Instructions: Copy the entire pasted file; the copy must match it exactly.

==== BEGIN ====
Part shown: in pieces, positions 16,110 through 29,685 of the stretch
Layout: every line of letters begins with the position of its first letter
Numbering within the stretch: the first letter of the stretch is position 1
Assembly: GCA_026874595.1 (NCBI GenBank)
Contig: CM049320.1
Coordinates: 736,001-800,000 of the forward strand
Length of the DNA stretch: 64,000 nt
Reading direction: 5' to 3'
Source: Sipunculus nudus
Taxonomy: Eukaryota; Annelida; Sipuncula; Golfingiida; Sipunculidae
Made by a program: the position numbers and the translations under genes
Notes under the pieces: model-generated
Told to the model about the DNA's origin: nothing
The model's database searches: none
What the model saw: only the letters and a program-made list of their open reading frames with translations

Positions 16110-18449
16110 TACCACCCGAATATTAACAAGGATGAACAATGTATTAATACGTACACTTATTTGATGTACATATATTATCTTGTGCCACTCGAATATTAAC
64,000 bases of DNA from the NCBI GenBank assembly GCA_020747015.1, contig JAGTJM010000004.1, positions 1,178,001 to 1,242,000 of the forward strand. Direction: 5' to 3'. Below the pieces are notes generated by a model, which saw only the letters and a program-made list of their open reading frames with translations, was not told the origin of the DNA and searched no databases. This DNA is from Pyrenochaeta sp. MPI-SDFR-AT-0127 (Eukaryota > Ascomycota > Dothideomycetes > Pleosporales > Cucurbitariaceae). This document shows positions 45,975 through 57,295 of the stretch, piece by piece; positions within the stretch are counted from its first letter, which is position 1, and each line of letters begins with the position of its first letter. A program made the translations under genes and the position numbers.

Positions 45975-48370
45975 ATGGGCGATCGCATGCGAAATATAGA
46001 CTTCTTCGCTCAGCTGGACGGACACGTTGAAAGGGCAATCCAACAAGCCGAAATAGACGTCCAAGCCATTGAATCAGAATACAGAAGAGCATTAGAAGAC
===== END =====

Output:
Part shown: in pieces, positions 16,110 through 29,685 of the stretch
Layout: every line of letters begins with the position of its first letter
Numbering within the stretch: the first letter of the stretch is position 1
Assembly: GCA_026874595.1 (NCBI GenBank)
Contig: CM049320.1
Coordinates: 736,001-800,000 of the forward strand
Length of the DNA stretch: 64,000 nt
Reading direction: 5' to 3'
Source: Sipunculus nudus
Taxonomy: Eukaryota; Annelida; Sipuncula; Golfingiida; Sipunculidae
Made by a program: the position numbers and the translations under genes
Notes under the pieces: model-generated
Told to the model about the DNA's origin: nothing
The model's database searches: none
What the model saw: only the letters and a program-made list of their open reading frames with translations

Positions 16110-18449
16110 TACCACCCGAATATTAACAAGGATGAACAATGTATTAATACGTACACTTATTTGATGTACATATATTATCTTGTGCCACTCGAATATTAAC
64,000 bases of DNA from the NCBI GenBank assembly GCA_020747015.1, contig JAGTJM010000004.1, positions 1,178,001 to 1,242,000 of the forward strand. Direction: 5' to 3'. Below the pieces are notes generated by a model, which saw only the letters and a program-made list of their open reading frames with translations, was not told the origin of the DNA and searched no databases. This DNA is from Pyrenochaeta sp. MPI-SDFR-AT-0127 (Eukaryota > Ascomycota > Dothideomycetes > Pleosporales > Cucurbitariaceae). This document shows positions 45,975 through 57,295 of the stretch, piece by piece; positions within the stretch are counted from its first letter, which is position 1, and each line of letters begins with the position of its first letter. A program made the translations under genes and the position numbers.

Positions 45975-48370
45975 ATGGGCGATCGCATGCGAAATATAGA
46001 CTTCTTCGCTCAGCTGGACGGACACGTTGAAAGGGCAATCCAACAAGCCGAAATAGACGTCCAAGCCATTGAATCAGAATACAGAAGAGCATTAGAAGAC